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10

I started creating my own recipes by picking a beer that I liked and then trying to brew something close to the commercial example. This is not a bad way to start, since you have a concrete goal that you are trying to achieve. And it can be very educational, since it will teach you a lot about the ingredients that commercial brewers use and in what ...


6

Well the main way you learn how to make your own recipes is by picking ingredients out kind of at random at first, kind of like a kid in a kitchen. The problem with this is that your first couple of custom recipes are unlikely to be very good. Here's my advice.... Start off with proven recipes. This means stuff out of 'Brewing Classic Styles' or recipes ...


6

Special B and CaraPils are as different as night and day, so it's going to be hard to compare them directly. Special B is a very dark Crystal Malt (about 140-150L), typically Belgian in origin, which is used to add flavors like: very dark caramel, raisin, or plum. It is the specialty grain that makes Belgian Amber Abbey Ales taste a bit raisin-like, and ...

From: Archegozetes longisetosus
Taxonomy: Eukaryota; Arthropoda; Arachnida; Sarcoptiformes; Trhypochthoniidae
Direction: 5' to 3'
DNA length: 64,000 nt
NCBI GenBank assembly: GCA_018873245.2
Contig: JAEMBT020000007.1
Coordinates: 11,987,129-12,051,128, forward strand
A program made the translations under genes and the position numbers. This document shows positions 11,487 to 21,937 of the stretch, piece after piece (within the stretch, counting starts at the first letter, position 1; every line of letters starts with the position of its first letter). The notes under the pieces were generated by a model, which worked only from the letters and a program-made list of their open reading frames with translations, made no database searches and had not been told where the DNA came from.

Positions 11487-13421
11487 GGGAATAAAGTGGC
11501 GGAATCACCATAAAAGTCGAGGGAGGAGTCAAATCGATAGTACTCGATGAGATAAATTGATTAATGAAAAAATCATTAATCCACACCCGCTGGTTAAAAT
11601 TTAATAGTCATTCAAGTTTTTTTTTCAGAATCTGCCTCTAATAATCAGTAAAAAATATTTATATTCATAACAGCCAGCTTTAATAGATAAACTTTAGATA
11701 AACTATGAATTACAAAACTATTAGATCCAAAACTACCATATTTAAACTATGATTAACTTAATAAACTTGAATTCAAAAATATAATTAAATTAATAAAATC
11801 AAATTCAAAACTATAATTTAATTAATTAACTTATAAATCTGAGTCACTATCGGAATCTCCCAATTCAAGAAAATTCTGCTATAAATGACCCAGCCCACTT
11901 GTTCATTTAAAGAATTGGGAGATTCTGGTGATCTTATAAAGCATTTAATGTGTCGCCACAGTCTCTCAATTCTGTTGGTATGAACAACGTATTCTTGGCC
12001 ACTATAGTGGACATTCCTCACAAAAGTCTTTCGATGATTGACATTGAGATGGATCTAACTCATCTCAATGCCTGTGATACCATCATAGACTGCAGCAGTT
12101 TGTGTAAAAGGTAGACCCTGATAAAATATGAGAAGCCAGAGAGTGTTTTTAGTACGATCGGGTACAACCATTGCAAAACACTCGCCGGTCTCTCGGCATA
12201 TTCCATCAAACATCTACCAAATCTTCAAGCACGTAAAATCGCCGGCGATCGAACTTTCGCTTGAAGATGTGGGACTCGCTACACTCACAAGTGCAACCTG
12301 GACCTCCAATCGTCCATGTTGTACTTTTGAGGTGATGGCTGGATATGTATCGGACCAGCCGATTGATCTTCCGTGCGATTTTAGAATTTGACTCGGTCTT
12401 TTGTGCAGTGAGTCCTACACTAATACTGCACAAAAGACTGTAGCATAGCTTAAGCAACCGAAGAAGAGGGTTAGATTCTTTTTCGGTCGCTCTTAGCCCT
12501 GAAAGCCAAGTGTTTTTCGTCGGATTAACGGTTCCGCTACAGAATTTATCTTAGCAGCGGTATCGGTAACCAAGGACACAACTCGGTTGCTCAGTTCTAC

6

It's a rough guide to how much bitterness vs sweetness is in the beer. BU stands for bittering units, most often as IBU - international bittering unit. GU stands for gravity unit - the number in thousandths after the 1 of the original gravity. A 1.040 beer has 40 GUs, while a 1.105 beer, has 105 GUs. It's a rough guide to how much sugar and thus sweetness ...


5

Kent Place Software produces some useful brewing apps for iPhone and Mac. They also have an iPad version in the works. I've used their Beer Alchemy Mac software for awhile. BeerAlchemy Touch is their iPhone version. It's a bit pricey at $14.99, but provides wireless syncing between the mac version and the iPhone version, which is really handy. Brew Math ...